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Pope Benedict officially retires

Pope Benedict greeting Toronto's Cardinal Thomas Collins at the Vatican, Feb. 28, 2013. REUTERS

Pope Benedict officially retired on Thursday afternoon after a private last goodbye to his cardinals and a short flight to a country palace to enter the final phase of his life “hidden from the world.”

In keeping with his shy and modest ways, there was no public ceremony to mark the first papal resignation in six centuries and no solemn declaration ending his nearly eight-year reign at the head of the world’s largest church.

His last public appearance was a short greeting to residents and well-wishers at Castel Gandolfo, the papal summer residence south of Rome, in the late afternoon after his 15-minute helicopter hop from the Vatican.

When the resignation became official at 2 p.m. ET, Benedict was relaxing inside the 17th century palace. Swiss Guards on duty at the main gate to indicate the pope’s presence within quit their posts and returned to Rome to await their next pontiff.

Earlier on Thursday, Pope Benedict met for the last time with a group of cardinals in the Vatican. Addressing the cardinals on his final day in office, Benedict called on the Roman Catholic Church to unite behind his successor and pledged his own “unconditional” obedience to the next pontiff.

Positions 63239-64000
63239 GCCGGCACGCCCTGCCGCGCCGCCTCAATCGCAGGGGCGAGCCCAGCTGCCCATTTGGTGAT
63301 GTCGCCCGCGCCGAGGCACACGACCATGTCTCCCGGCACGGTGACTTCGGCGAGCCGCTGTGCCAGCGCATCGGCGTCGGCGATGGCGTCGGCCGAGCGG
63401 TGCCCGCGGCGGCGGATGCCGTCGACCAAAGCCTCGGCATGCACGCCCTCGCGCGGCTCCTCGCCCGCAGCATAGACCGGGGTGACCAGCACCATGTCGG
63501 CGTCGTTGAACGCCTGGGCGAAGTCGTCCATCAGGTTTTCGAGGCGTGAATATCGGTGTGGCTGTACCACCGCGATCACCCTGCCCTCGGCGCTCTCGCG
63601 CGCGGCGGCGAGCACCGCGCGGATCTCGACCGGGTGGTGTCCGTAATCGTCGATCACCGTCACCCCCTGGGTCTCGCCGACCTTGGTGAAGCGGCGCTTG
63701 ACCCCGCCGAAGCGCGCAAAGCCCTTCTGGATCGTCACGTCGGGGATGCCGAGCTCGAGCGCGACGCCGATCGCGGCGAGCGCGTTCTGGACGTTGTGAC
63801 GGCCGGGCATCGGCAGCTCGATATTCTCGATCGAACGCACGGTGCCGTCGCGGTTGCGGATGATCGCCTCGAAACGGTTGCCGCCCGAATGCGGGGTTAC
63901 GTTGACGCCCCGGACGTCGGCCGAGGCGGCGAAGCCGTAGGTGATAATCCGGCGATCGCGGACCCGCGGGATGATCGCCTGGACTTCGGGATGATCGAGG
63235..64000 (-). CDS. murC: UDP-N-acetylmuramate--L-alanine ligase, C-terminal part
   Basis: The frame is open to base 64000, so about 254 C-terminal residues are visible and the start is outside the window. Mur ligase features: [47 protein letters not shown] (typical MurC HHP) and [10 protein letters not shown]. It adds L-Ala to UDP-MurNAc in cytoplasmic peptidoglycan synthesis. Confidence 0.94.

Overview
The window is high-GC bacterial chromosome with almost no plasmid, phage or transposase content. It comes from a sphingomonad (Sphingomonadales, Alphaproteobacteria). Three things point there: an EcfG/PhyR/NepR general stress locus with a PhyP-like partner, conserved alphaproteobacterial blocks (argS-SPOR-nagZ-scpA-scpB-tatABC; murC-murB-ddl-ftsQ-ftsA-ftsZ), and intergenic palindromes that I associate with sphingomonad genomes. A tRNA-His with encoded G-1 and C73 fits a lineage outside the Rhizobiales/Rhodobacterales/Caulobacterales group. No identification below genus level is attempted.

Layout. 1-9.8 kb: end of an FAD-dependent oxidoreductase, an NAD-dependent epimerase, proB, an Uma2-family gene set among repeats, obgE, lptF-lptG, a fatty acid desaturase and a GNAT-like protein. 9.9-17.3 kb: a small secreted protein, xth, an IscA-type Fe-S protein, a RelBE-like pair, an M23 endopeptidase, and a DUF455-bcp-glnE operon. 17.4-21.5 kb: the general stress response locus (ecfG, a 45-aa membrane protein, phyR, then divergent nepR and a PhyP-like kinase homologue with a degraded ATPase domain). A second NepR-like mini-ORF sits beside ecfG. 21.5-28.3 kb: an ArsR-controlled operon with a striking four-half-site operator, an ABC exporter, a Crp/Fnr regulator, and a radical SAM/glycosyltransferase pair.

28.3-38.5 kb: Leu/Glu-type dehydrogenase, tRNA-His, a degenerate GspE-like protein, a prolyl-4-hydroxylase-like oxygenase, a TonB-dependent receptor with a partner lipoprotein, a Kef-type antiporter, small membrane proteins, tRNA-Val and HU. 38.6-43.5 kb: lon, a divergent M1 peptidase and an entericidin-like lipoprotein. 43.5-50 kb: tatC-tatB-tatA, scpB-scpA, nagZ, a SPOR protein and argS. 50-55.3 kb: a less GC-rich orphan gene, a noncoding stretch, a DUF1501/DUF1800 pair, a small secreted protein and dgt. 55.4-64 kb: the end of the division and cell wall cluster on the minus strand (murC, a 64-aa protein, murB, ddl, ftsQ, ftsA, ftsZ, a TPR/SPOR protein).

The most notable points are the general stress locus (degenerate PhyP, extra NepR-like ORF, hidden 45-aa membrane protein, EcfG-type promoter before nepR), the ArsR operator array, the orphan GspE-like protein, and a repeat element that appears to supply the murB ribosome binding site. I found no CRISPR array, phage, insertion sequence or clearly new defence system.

Speaking after the meeting, the cardinals seemed moved.

“We all met together and he greeted us like brothers, in a very simple manner. It went very well, it was a beautiful meeting,” Portuguese cardinal Jose Saraiva Martens said.

Chilean cardinal Francisco Javier Errazuiz Ossa said, “We were with the pope until a few moments ago. It was very emotional. He made me think of many conversations I’ve had with him. I will always remember the way he showed us his serenity, his inner peace and his happiness.”

Avoiding any special ceremony, Benedict used his weekly general audience on Wednesday to bid an emotional farewell to more than 150,000 people who packed St. Peter’s Square to cheer for him and wave signs of support.

Editor-in-chief of Catholic television channel KTV, Martin Lohmann, said the pope’s words had been a source of encouragement for many Catholics.

“He always wanted to resign behind Christ and be his servant and in this way as he said, ‘I am a simple worker in the vineyard of the Lord’. He then, in the same way, has steered this papal ship for eight years,” he said.

“I believe he is one of the greatest pope’s we’ve had.”

The faithful near St. Peter’s Square said the day would be an emotional one.

“His departure is emotional with his act of humility and fantastic courage. Only a man of great spirituality like Benedict XVI could do it and naturally there is the emotion in waiting to see who his successor will be,” said Massimo Gandolfini.

“I feel very emotional and sad in a totally profound way but I’m convinced that the Holy Spirit will manage to continue to lead his Church, our Church,” added Lina Avarello.